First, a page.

I confess, I’m a terrible overpacker, and have paid the price in terms of aching muscles. Worse still, weighing yourself down with too much gear can actually put you off from taking photos in situ, particularly in extreme temperatures, and can annoy travelling companions. So, be realistic about what you need to take. See the Kit List on page 12 for some city break essentials, but no matter where you go, it’s nearly always a good idea to take along a simple filter like a polariser, a prime lens for portraits (these are often lighter than zooms) and a lightweight travel tripod for creative long exposures in low light. Optional extras, like flashguns or a video harness, might be best left at home, but it comes down to what you intend to shoot. Check and recheck before you leave; you don’t want to find out on the plane that
The joy of serendipity
Once the city break starts, you’ll want to make the most of your available shooting time. As mentioned, getting up at the crack of dawn can be an ideal way to get shots at the blue hour, or in that lovely early-morning light, without having to disturb your companions or battle the ubiquitous selfie-stick mob. Pack for low-light shots the night before.
Even with powerful image stabilisation systems, long-exposure shots in low light nearly always benefit from a tripod, particularly if you go slower than 1/15sec. To avoid camera shake as you jab the shutter button, remember to use a remote release, whether cable or Bluetooth, and if all else fails use the camera’s self-timer. Reduce the ISO if necessary during long exposures, and if focusing manually in low light, it’s more accurate to check this by zooming in to critical parts of the scene with live view, rather than peering through the viewfinder (you can also use focus peaking on mirrorless systems).
Long exposures are also great for ‘ghosting’ crowds or traffic trails, creative effects which can add character to otherwise done-to-death locations. Prior research will have also told you whether interesting and photogenic special events, like carnivals or processions, are taking place during your stay.
Last but not least, walk, walk and walk some more. Walking around even the most heavily photographed tourist attraction often enables you to see it from different angles. I remember seeing a photography workshop all lined up on the Rialto bridge in Venice with tripods, taking exactly the same shot. Nothing wrong with this technical lesson, but they all got... exactly the same shot. Walking and exploring also opens you up to serendipity: chance discoveries and encounters that can yield some fantastic pictures. Try and work out your schedule and shot list so you get to spend some quality time in a location, rather than charging around and getting stressed out.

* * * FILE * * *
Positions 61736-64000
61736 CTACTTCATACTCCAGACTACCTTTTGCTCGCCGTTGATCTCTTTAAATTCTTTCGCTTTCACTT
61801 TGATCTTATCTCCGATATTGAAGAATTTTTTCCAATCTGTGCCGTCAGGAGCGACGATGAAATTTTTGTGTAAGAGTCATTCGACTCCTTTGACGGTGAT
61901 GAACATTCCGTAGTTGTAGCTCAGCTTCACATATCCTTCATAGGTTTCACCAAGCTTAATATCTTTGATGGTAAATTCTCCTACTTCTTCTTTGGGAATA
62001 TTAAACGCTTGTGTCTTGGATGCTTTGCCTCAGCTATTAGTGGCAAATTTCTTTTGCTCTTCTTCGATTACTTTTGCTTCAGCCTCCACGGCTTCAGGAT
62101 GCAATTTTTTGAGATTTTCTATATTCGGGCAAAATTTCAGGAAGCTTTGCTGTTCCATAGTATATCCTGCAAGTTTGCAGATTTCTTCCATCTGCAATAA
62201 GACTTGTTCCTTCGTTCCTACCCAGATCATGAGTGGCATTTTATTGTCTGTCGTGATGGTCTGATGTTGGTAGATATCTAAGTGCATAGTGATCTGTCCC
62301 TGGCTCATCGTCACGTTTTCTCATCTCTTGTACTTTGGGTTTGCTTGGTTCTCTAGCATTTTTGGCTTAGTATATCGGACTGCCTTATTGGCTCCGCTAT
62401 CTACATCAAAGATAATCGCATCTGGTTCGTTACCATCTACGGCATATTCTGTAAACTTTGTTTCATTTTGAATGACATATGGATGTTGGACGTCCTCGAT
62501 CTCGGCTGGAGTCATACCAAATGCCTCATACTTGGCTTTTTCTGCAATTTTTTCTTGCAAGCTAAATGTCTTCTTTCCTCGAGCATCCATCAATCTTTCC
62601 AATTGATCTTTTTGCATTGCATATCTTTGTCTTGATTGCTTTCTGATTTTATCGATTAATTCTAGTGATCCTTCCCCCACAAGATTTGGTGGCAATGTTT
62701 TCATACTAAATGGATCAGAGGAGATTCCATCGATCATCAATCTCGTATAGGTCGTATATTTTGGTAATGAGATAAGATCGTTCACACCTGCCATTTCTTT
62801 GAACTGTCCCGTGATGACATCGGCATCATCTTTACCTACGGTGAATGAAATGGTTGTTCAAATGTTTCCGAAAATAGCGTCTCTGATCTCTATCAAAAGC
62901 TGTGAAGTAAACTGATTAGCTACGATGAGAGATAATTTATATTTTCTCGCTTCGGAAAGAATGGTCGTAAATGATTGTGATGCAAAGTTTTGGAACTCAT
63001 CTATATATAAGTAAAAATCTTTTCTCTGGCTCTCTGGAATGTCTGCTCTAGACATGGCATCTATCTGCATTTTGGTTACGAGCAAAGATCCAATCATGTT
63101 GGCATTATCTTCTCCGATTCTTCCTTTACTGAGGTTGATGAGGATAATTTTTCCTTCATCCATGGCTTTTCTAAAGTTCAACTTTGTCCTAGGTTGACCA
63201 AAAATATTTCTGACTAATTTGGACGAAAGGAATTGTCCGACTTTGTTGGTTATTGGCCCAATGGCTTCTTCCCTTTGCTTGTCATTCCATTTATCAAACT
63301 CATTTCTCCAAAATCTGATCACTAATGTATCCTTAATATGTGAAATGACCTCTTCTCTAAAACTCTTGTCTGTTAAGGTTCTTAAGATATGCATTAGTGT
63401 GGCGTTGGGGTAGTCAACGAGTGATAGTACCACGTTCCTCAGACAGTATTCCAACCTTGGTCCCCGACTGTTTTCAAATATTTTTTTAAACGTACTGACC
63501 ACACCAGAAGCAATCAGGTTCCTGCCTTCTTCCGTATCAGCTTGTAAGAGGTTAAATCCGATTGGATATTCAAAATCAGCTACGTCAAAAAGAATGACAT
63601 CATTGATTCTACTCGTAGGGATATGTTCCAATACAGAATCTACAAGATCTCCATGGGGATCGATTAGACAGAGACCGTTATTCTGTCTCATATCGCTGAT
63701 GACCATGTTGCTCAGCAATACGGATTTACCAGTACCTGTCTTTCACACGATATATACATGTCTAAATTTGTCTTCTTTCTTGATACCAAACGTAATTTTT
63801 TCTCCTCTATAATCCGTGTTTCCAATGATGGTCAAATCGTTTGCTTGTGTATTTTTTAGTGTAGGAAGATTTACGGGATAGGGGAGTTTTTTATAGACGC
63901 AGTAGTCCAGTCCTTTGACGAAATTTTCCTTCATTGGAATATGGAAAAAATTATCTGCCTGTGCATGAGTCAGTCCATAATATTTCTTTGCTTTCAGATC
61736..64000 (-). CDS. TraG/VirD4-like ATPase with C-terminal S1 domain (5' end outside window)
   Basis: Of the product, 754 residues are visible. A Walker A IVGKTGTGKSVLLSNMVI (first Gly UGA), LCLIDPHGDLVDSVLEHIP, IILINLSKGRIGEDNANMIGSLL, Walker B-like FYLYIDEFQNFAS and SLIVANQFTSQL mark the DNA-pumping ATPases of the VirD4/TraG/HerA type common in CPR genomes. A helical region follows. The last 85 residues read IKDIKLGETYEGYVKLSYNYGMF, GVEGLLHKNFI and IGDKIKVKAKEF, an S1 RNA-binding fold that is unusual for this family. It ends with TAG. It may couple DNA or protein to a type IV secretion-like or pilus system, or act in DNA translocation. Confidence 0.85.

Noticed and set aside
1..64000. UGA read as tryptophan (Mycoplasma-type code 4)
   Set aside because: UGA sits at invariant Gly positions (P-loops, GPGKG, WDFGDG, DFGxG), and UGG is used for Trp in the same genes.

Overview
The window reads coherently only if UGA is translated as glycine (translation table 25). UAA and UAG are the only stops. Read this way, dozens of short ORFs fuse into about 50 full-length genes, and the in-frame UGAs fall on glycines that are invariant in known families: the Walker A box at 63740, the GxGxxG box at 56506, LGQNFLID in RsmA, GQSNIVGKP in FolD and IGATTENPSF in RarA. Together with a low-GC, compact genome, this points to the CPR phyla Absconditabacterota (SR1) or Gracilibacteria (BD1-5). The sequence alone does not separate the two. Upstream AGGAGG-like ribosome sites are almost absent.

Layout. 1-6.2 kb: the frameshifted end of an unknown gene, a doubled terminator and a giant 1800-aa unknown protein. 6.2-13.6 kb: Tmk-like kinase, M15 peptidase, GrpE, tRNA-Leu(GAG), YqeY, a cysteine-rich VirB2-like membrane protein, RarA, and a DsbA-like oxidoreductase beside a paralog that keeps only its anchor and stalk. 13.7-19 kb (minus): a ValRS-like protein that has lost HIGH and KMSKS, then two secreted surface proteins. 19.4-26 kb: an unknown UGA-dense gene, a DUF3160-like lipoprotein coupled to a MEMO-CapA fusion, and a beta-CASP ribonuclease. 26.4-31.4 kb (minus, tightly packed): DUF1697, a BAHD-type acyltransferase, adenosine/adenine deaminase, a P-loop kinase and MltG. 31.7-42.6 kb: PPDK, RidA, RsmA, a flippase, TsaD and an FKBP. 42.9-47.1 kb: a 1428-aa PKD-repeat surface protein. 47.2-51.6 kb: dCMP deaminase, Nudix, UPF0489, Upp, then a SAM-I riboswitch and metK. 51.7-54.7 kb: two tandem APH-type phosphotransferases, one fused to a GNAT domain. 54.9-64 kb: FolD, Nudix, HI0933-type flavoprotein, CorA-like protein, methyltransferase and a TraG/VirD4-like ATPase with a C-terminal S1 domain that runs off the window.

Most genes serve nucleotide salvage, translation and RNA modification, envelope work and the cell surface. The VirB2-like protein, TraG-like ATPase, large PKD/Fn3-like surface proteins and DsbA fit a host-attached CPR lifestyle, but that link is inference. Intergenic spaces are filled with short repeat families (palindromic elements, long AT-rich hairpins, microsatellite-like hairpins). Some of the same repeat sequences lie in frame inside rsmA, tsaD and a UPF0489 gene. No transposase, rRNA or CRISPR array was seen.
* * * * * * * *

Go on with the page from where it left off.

Walking around also means you can interact with the locals. Although this is something less-experienced travel photographers can find difficult, it’s often the locals who give you unique pictures. Even if you can’t speak the language, don’t be afraid to go up to somebody interesting and gesticulate that you’d like a photo. As Martin Parr observed, if you are positive, friendly and don’t appear embarrassed, they’ll often agree. The worst that can happen is they refuse, and there will always be someone else around that next corner.
‘Walking and exploring also opens you up to serendipity: chance discoveries and encounters’
Leave time in your schedule for long exposure shots at the blue hour, before sunrise or after sunset
As well as being AP’s deputy editor, Geoff is a keen travel photographer who loves city breaks as much as longer-haul trips. In 2016, he reached the finals of the Pink Lady Food Photographer of the Year with a travel image (before joining the staff of AP).
Don’t forget modern architecture – this is the stunning Metropol Parasol in Plaza de la Encarnación in Seville
Don’t rule out more exotic city breaks: Fez in Morocco is less than three hours from many airports you’ve left your tripod base plate or battery charger at home.